A Homing Signal: Vector-Based Navigation

In contrast to reinforcement learning theory approaches to path selection, another source of information has been argued to guide navigation—a goal vector that combines the direction and Euclidean distance to the goal (Burgess and O’Keefe, 1996; Kubie and Fenton, 2009, 2012). In vector navigation the animal retrieves and monitors a vector between their location and the goal location (Kubie and Fenton, 2009, 2012). When returning to a recently vacated goal, a vector can be determined by computing self-motion information about distance traveled and rotations made. This is referred to as “path integration” or “dead reckoning” (see Etienne and Jeffery, 2004) and may (Worsley et al., 2001; Wolbers et al., 2007), or may not (Shrager et al., 2008; Kim et al., 2013), involve hippocampal-parahippocampal structures, perhaps depending on the distance navigated (Arnold et al., 2014). Such a homing system may also be used to guide navigation to locations retrieved from long-term memory (Kubie and Fenton, 2009, 2012). Recent fMRI evidence indicates that the entorhinal/subicular region encodes both the distance along vector to the goal (Spiers and Maguire, 2007b; Howard et al., 2014) and the direction to the goal relative to the environment’s axis (Chadwick et al., 2015). Such information about the direction to the goal would potentially be useful in determining the next most optimal route towards the goal (Kubie and Fenton, 2009, 2012). Neuroimaging data suggests an entorhinal Euclidean distance signal is dissociable from a hippocampal simulation of future paths (Howard et al., 2014; Spiers and Barry, 2015).

Background on Prefrontal Cortex

Caveats

A small number of human neuroimaging and rodent single unit studies have reported on how brain regions respond to forced detours. In the next section we discuss these, focusing on the PFC and the hippocampus. We note that some evidence suggests the posterior parietal cortex also plays an important role in flexibly responding to detours and route planning (Nitz, 2006, 2014; Spiers and Maguire, 2006; Rauchs et al., 2008; Whitlock et al., 2008; Calton and Taube, 2009; Viard et al., 2011; Howard et al., 2014) and spatial novelty detection (Howard et al., 2013). However, we do not discuss the role of the parietal cortex here because of the lack of single unit, lesion and neuropsychological evidence, and also because posterior parietal lobe responses have been less consistent in relevant neuroimaging studies (e.g., Maguire et al., 1998; Iaria et al., 2008). Future research will be important to address this limitation and provide sufficient data for a formal meta-analysis of neuroimaging studies.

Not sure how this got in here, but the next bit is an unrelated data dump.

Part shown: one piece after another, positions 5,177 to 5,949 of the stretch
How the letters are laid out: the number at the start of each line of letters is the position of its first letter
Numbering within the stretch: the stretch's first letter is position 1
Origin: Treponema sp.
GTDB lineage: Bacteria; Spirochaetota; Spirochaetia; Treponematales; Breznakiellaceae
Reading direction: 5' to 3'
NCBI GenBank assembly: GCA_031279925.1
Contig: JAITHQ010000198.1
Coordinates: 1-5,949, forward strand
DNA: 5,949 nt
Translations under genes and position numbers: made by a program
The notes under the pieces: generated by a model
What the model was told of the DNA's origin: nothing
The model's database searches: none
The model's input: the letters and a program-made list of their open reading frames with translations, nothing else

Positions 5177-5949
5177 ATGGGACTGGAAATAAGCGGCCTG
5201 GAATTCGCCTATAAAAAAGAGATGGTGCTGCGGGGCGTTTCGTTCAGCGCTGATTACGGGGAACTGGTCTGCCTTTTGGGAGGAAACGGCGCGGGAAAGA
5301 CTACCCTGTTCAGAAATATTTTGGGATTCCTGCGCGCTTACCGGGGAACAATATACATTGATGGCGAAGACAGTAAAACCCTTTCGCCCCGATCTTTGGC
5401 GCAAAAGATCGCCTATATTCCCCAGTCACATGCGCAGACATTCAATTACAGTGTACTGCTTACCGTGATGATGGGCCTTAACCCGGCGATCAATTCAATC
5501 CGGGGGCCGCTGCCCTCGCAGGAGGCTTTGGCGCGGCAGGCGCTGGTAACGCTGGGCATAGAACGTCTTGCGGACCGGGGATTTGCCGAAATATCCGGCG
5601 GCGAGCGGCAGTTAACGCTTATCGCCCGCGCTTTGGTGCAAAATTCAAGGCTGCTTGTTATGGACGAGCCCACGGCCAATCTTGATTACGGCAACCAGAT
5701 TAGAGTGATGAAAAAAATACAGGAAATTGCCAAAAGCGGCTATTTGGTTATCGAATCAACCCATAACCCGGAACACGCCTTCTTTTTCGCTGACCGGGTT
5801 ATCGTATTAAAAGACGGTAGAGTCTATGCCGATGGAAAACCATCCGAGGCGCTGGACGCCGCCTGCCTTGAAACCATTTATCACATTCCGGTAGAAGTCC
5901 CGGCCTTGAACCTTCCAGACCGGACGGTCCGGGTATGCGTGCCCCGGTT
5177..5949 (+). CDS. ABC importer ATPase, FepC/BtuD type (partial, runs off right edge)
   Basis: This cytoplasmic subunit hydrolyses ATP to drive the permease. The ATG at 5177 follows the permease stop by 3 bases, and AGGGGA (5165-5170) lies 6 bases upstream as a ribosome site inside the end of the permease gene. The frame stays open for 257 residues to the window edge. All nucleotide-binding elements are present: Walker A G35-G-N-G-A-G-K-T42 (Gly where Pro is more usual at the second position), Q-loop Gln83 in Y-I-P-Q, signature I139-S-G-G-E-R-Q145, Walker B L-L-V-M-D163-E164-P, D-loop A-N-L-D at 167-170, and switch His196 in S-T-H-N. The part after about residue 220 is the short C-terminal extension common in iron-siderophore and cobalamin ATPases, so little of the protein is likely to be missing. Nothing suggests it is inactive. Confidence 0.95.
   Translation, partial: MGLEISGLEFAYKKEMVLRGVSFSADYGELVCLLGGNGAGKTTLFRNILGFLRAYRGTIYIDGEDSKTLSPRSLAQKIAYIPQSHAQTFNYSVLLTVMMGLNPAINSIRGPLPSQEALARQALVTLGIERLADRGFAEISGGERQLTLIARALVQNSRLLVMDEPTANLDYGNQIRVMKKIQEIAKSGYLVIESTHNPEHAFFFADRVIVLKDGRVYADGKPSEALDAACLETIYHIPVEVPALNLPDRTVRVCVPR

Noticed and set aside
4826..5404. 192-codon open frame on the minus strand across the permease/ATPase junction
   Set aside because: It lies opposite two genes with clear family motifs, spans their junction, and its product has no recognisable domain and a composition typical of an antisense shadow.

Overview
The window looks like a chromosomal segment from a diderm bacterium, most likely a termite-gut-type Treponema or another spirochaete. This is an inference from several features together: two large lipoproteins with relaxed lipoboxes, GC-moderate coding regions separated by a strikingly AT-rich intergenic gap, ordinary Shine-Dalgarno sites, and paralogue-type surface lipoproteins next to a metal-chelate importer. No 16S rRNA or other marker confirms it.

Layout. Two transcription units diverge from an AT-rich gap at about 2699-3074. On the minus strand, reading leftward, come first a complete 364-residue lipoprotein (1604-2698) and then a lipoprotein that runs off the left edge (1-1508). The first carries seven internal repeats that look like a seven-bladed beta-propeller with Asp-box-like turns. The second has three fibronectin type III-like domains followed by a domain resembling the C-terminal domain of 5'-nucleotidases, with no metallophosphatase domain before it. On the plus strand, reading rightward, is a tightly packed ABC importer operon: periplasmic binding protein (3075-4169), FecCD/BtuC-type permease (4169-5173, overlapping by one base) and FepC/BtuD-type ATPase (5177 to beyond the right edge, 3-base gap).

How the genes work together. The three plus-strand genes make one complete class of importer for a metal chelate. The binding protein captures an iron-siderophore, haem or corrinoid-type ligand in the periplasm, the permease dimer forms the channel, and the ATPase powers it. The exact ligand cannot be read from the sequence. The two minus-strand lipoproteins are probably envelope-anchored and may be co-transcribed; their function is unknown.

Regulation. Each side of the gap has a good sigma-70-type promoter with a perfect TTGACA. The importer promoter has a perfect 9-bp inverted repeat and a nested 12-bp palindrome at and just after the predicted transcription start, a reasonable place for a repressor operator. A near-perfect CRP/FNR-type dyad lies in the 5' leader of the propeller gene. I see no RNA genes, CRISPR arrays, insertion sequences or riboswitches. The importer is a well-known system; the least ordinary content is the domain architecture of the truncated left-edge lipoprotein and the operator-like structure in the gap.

A Brief Primer on Prefrontal Function

The human frontal lobes have long been recognized to play an important role in adaptive, flexible behavior, and “executive functions” (e.g., Penfield and Evans, 1935; Luria, 1966; for reviews see Miller and Cohen, 2001; Gilbert and Burgess, 2008; Duncan, 2010; Shallice and Cooper, 2011; Passingham and Wise, 2012). For example, lesions to this region have been associated with impairments in inhibiting prepotent responses (Aron et al., 2003), switching flexibly from one behavior to another (Milner, 1963), goal-directed planning (Shallice, 1982), and strategy application (Shallice and Burgess, 1991). PFC is thought to support these abilities via modulatory interactions with posterior cortical regions and subcortical structures such as the basal ganglia and hippocampus (Miller and Cohen, 2001; Simons and Spiers, 2003; Preston and Eichenbaum, 2013).

One major research question has been whether the high-level control processes supported by the PFC can be fractionated, and if so to what extent these processes can be mapped onto distinct anatomical subdivisions. Evidence from functional neuroimaging has suggested that diverse cognitive demands can yield similar patterns of signal change in regions such as the dorsolateral PFC and anterior cingulate (Duncan and Owen, 2000; Duncan, 2010). However, other regions such as the anterior PFC appear to be recruited in a more circumscribed set of situations such as those involving multitasking (Roca et al., 2011). Furthermore, anterior PFC is itself a functionally heterogeneous region (Gilbert et al., 2006, 2010). Thus, we will consider below whether the processes involved in dealing with detours can be linked with specific regions of PFC, and to what extent these prefrontal regions may be considered to play related roles across spatial and non-spatial tasks.